Tuesday, November 09, 2004

An ironic twist

I could not help but smile (although grimace might be closer) as I read a comment in the Philadelphia Inquirer dated 9 November.

David Aaron, director of Rand Corporation's Center for Middle East Public Policy, predicts that if the battle for Fallujah unfolds like other urban-combat operations in Iraq, a big part of it will involve troops on foot working closely with heavily armoured vehicles to probe the city's neighbourhoods, drawing fire that reveals enemy positions.

"I believe you’re going to see a major use of tanks and infantry," he says. “It turns out that the tank we thought we were going to fight the Russians with is the best thing we’ve got to fight in an urban environment."

The point, of course, is that this beguilingly simple – and obvious – statement turns the currently fashionable military doctrine on its head, whereby lightly armoured, "network enabled" wheeled vehicles are all the rage – relying on enhanced intelligence and stand-off weapons for protection.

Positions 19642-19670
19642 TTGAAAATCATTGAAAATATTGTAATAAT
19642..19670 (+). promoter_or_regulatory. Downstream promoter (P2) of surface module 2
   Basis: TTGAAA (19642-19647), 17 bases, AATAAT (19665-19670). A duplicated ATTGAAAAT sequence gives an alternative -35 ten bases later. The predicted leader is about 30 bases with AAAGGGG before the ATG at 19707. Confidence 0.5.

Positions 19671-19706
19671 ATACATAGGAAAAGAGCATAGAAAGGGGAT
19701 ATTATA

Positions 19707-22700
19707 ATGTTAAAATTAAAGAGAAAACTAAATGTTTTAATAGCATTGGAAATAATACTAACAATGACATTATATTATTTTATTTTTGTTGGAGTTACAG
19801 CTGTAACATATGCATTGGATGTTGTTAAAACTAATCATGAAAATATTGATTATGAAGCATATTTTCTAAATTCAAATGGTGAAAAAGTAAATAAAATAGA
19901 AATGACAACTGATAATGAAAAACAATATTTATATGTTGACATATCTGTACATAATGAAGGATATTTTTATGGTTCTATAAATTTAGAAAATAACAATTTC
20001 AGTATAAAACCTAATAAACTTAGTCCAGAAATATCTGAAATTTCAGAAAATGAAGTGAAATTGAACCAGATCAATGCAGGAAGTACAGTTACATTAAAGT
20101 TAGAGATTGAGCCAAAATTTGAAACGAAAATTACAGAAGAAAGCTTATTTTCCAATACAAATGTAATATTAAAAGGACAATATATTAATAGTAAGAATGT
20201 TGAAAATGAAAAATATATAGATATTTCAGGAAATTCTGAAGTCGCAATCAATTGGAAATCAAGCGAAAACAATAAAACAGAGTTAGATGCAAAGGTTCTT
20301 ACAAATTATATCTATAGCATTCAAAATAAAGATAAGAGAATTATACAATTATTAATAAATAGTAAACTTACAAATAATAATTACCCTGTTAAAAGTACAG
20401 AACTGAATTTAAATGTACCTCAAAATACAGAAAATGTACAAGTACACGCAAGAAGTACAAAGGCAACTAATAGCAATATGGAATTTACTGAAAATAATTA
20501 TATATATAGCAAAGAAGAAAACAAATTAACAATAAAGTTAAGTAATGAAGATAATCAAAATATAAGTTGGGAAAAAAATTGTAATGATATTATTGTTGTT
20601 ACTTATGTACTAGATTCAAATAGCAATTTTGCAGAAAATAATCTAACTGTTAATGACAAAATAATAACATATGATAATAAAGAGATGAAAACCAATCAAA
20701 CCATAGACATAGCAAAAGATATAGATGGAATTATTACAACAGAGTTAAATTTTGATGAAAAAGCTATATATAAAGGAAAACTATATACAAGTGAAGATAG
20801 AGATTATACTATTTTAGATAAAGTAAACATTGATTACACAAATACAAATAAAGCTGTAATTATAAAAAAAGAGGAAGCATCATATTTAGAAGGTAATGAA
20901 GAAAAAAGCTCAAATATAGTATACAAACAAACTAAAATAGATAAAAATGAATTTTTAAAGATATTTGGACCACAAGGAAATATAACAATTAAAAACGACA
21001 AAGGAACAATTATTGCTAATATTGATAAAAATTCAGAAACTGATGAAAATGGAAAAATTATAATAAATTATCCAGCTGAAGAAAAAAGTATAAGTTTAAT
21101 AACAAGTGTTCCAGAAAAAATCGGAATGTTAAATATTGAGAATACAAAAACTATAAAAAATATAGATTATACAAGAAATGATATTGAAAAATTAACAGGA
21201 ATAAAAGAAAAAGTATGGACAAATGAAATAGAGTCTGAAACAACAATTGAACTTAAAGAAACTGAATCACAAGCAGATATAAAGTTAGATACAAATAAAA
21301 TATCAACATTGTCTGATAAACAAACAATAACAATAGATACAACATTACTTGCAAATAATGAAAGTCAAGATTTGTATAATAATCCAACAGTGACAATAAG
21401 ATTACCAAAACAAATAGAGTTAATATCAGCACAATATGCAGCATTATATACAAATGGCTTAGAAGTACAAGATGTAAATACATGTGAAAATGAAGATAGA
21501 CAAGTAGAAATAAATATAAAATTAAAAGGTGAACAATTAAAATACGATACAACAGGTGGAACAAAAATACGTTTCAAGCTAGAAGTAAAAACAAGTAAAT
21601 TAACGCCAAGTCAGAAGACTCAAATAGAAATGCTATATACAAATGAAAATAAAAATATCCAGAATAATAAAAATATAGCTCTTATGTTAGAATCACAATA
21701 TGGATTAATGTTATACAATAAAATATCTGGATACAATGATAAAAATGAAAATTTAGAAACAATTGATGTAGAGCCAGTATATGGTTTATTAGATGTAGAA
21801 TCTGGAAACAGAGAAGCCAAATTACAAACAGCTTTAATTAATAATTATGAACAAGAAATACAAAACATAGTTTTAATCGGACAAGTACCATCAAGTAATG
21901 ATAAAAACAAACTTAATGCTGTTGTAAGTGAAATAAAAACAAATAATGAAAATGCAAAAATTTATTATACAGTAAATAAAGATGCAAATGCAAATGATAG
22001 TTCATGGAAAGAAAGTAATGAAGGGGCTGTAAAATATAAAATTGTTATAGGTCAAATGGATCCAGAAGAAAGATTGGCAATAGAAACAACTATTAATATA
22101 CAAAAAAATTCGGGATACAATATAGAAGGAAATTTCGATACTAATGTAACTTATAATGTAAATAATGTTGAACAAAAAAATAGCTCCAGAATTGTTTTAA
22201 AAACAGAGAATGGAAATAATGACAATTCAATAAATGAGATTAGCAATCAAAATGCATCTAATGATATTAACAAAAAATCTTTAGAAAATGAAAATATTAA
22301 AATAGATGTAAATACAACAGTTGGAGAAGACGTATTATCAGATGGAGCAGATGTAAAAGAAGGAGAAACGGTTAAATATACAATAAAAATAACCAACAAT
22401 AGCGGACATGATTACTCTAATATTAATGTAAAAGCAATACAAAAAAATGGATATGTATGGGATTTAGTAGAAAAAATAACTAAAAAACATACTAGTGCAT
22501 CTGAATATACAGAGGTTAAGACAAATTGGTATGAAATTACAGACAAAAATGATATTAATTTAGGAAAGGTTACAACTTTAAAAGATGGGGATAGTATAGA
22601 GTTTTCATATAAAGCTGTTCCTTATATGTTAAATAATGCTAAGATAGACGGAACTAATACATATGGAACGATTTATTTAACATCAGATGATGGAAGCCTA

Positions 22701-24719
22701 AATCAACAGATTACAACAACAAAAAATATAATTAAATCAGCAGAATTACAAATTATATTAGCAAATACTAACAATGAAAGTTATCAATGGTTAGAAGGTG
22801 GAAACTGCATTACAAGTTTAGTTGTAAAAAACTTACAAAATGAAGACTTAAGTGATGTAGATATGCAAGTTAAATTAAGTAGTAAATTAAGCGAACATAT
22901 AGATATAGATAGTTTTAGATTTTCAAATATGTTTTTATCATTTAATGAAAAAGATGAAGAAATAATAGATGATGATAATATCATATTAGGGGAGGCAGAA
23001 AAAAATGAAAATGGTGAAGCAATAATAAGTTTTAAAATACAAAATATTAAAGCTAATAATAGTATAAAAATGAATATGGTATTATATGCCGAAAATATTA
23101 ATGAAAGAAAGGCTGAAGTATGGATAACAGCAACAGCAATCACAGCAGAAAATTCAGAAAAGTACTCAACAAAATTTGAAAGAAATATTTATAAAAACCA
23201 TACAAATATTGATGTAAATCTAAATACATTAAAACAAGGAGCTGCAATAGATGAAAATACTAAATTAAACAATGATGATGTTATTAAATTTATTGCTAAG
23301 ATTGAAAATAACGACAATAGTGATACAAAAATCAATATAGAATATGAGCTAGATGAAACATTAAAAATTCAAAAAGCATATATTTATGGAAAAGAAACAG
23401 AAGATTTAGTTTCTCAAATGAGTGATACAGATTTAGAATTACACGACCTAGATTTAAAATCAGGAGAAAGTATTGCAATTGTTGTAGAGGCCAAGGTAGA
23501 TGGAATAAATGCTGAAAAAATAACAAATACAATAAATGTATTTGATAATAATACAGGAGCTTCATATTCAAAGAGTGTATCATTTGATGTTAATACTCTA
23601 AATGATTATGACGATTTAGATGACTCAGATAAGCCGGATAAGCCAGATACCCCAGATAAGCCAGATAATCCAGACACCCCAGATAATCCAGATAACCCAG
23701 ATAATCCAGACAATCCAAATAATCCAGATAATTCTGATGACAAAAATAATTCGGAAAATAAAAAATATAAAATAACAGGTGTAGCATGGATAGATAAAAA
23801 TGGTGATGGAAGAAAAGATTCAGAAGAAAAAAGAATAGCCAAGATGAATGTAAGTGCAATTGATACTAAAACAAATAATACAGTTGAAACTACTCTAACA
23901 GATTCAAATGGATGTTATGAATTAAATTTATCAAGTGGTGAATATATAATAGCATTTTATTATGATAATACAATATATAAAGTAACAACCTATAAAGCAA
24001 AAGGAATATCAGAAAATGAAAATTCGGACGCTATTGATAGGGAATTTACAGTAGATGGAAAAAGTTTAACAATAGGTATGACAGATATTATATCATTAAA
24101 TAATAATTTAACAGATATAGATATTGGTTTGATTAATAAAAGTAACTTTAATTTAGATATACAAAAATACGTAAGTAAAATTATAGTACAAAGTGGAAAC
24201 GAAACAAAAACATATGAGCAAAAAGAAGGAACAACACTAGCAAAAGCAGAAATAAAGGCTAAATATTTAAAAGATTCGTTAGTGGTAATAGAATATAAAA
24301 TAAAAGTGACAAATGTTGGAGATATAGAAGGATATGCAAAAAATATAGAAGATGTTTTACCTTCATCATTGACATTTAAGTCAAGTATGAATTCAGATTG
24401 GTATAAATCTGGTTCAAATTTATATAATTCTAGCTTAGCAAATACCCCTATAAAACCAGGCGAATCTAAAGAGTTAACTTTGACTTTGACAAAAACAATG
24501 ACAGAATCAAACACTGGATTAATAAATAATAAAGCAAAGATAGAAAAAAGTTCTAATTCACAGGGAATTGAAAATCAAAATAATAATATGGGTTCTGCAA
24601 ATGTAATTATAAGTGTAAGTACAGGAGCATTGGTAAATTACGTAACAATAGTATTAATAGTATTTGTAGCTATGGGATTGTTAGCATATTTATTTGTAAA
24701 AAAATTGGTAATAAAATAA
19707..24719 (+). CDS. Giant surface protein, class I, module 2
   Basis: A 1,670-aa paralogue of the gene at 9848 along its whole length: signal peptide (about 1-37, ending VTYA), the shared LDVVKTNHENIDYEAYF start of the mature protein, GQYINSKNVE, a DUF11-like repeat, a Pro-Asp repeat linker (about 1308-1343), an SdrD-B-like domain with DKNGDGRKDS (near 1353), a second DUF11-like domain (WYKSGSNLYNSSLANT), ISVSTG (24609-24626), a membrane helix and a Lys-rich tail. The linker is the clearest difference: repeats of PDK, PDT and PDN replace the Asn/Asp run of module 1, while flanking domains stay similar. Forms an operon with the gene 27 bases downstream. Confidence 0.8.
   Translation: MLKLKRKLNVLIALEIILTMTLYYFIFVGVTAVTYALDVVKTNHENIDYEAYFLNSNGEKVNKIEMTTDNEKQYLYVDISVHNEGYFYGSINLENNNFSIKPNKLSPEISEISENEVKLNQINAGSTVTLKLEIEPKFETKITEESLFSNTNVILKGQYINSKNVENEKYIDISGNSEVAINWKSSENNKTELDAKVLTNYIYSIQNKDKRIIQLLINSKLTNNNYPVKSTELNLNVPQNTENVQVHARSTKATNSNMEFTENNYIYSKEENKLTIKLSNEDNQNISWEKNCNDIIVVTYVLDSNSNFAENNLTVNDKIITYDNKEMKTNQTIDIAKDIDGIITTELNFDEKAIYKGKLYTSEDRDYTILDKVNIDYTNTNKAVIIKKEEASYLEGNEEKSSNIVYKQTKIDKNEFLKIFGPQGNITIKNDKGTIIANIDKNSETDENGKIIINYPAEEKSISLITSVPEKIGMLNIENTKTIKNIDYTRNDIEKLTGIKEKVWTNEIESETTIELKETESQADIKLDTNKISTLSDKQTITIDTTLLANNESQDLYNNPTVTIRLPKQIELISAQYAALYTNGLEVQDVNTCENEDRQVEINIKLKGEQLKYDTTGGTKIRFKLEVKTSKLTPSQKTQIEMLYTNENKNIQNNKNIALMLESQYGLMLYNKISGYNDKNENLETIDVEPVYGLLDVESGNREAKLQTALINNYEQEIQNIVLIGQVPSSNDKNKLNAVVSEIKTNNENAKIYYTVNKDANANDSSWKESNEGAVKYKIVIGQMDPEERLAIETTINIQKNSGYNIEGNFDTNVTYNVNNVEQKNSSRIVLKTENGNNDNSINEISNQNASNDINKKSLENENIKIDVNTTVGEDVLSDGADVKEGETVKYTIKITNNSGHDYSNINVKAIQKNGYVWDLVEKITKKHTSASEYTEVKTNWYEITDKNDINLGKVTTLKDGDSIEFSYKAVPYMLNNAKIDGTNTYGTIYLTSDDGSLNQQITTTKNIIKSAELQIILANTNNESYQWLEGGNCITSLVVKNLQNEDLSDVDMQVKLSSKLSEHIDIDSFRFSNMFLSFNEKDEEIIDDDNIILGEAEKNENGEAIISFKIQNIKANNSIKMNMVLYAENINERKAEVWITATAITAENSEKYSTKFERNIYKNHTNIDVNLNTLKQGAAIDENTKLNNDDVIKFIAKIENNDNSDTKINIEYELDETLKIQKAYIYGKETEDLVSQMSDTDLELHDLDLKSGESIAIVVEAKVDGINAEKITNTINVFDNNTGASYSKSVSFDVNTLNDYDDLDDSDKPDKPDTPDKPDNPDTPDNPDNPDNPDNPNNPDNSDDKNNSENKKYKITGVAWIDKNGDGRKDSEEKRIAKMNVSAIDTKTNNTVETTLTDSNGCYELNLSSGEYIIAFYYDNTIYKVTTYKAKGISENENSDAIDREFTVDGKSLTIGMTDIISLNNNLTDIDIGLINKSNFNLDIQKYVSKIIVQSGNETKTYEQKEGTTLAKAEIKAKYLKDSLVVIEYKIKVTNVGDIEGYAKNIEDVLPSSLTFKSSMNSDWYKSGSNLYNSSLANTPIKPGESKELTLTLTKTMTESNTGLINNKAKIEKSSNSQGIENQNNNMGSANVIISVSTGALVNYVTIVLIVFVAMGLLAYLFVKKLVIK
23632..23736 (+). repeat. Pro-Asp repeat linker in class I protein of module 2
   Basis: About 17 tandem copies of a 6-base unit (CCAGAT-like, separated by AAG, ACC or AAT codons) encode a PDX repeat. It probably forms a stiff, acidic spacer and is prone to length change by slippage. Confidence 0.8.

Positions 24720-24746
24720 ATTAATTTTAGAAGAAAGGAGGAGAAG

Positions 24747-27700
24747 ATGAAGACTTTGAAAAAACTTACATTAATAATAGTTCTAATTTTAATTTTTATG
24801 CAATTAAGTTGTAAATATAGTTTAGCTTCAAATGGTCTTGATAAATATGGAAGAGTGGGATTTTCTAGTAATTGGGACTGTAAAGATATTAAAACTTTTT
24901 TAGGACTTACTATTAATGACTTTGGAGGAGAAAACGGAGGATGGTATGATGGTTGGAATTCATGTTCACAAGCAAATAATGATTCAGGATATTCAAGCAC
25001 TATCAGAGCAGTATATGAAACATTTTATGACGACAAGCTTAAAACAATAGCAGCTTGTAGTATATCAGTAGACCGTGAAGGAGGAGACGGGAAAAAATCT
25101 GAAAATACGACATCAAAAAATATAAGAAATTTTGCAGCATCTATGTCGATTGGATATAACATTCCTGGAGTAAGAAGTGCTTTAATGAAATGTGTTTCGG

It is that ethos which underpins the EU's "Rapid Reaction Force" and it is to afford the kit that Hoon is getting rid of regiments like the Black Watch and scrapping dozens of our Challenger tanks.

It will be seriously ironic if his commitment to the "new religion" of "network enabled" kit turns out to be a cul-de-sac and the most effective weapons turn out to be low-tech infantry and heavy tanks, just the things Hoon and his EU friends think they can do without.

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